Senator Kennedy shared his vision for America this week in a speech at the National Press Club. The only common thread I could find in his shotgun critique was a stubborn fidelity to failed liberal policies of the past.
Kennedy is certain that, despite the election results, “We, as Democrats, may be in the minority in Congress, but we speak for the majority of Americans.” Democrats lost only because they didn’t “take our stand and state it clearly.”
So you would assume at the very least that Kennedy’s vision would differ substantially from John Kerry’s message or that he would state it more clearly. But Kennedy just repeated the Kerry line on issue after issue, proving that the problem is not the delivery of the message, but the message itself.
On the War on Terror, Kerry offered criticisms, but no real solutions. He complained about how we got into Iraq (false pretenses, diversion of military resources from pursuing Osama bin Laden and “unilateralism,”), but he never suggested anything meaningfully different from President Bush on how we should go forward once we were there.
Similarly, Kennedy repeated the repudiated lie that “the administration turned away from pursuing Osama bin Laden and made the catastrophic choice instead that has bogged down America in an endless quagmire in Iraq.” Like Kerry, he said that our action against Iraq has created “much more intense anti-American feeling than Osama bin Laden ever dreamed of. And the sooner we reverse that distressing trend, the better.”
How do we reverse the trend? Simple. “John Kerry could have worked with the international community to end that war and bring our troops home with honor.”
So the fault does not lie with militant Islamists who attacked us without provocation and hate us because of who we are. Rather, we provoked them to hate us, and we continue to do so. If we would just quit making the Muslim world mad, the War on Terror would end.
With all due respect, I’m just trying to figure out how we could make the Muslim world quit hating us, much less keep international terrorists and Iraqi insurgents from killing us and sabotaging the democratization of Iraq by sweet talking other nations — non-Muslim ones, at that. Does that make any sense?
This is a war. The terrorists are not part of a nation state. They and the Iraqi insurgents are not amenable to negotiation, unless we agree to just surrender and hand over the world to them and convert to radical Islam. We can talk until we’re blue in the face with the international community, and it won’t enhance our standing with terrorists one bit.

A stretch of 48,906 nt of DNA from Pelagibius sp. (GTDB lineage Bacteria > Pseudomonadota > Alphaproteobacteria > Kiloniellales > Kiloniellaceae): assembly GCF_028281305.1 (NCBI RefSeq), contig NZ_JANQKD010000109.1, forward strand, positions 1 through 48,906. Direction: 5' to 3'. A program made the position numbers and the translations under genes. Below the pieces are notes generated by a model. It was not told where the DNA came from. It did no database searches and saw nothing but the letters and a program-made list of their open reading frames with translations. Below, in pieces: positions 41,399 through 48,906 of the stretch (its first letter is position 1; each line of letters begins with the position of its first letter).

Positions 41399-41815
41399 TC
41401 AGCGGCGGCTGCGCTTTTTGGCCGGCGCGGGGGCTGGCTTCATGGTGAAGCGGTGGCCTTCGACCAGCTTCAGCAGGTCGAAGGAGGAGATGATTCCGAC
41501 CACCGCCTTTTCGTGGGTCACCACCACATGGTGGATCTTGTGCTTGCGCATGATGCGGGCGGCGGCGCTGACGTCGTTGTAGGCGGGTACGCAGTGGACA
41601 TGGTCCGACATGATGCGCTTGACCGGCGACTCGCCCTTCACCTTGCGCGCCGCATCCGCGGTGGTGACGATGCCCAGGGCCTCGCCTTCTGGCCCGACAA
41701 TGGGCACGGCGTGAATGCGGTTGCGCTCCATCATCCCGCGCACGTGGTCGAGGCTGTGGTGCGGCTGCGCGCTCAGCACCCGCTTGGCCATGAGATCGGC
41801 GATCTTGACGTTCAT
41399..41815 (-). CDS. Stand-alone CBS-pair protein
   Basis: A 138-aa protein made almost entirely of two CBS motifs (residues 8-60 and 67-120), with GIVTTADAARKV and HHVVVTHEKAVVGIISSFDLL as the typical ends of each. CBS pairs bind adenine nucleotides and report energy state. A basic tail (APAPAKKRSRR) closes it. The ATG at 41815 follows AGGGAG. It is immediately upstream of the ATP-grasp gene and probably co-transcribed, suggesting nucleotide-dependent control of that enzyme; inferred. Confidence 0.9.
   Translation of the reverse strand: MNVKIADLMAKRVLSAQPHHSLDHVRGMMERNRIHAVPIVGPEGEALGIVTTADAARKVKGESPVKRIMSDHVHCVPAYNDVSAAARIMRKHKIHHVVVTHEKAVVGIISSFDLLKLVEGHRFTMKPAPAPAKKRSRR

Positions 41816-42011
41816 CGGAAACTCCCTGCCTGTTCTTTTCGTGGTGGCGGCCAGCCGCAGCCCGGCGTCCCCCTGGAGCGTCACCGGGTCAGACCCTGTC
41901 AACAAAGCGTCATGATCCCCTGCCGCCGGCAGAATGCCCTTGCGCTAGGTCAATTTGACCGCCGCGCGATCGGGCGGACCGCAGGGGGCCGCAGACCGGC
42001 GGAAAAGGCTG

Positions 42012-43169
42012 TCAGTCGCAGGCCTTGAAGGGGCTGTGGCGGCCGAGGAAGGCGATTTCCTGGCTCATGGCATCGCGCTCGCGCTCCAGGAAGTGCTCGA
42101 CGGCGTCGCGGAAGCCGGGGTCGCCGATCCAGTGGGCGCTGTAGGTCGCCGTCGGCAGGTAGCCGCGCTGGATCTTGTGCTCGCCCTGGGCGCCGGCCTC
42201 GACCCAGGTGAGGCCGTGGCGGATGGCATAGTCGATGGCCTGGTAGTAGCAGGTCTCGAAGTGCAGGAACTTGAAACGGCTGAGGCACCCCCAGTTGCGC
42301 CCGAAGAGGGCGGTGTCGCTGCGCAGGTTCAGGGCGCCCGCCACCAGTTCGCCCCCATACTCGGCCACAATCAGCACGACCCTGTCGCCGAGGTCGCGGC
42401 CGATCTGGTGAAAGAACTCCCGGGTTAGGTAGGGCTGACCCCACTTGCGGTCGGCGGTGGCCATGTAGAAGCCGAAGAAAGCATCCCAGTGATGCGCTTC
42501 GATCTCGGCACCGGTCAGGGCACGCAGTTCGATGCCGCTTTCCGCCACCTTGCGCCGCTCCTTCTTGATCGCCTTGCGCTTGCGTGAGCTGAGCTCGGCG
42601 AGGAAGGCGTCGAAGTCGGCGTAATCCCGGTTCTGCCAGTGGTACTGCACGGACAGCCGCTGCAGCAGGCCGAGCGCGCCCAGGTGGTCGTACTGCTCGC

The inescapable truth is that Kennedy and Kerry believe that America is the bad boy on the international block. Kennedy said, “America is the strongest in the world when we use our superpower status to join with others to achieve great goals. Instead of bullying them to salute us, more than ever our strength today depends on pursuing our purposes in cooperation with others, not in ways that anger them or ignore them or condescend to them.”
This, my friends, is the vision for America’s foreign policy from a pair of Massachusetts liberals. Do they represent the party? Is their vision the Democratic vision? So far, it has been. Whether it continues to be will likely determine the party’s fate.
On the economy, Kerry complained about the deficits, but his domestic agenda would have added billions upon billions of spending increases. Likewise, Kennedy, on domestic issues, offers the same fantasy panacea across the board. Read his speech. From health care, to poverty, to education, we are not spending enough federal money.
Though Kennedy was integrally involved with the “No Child Left Behind Act,” he has never missed an opportunity to slam Bush over his education policy. Even though we are — regrettably — spending more federal money on education than any Democratic administration ever did, Kennedy refers to it as “a tin cup education budget.”
These guys will never tire of spending our money and will never hold themselves accountable for their boondoggles. For them the failure of $5 trillion to eradicate poverty simply means that we haven’t spent enough money. Ditto with education. The solution is always more money. No amount of empirical evidence will shake their socialist theology.
If Democrats heed Kennedy’s advice and are completely upfront about their agenda in the future, eventually there will be an electoral rout that even they can’t try to delegitimize with false claims of voter fraud. So, by all means, Senator Kennedy, keep preaching it, sir, “clearly.”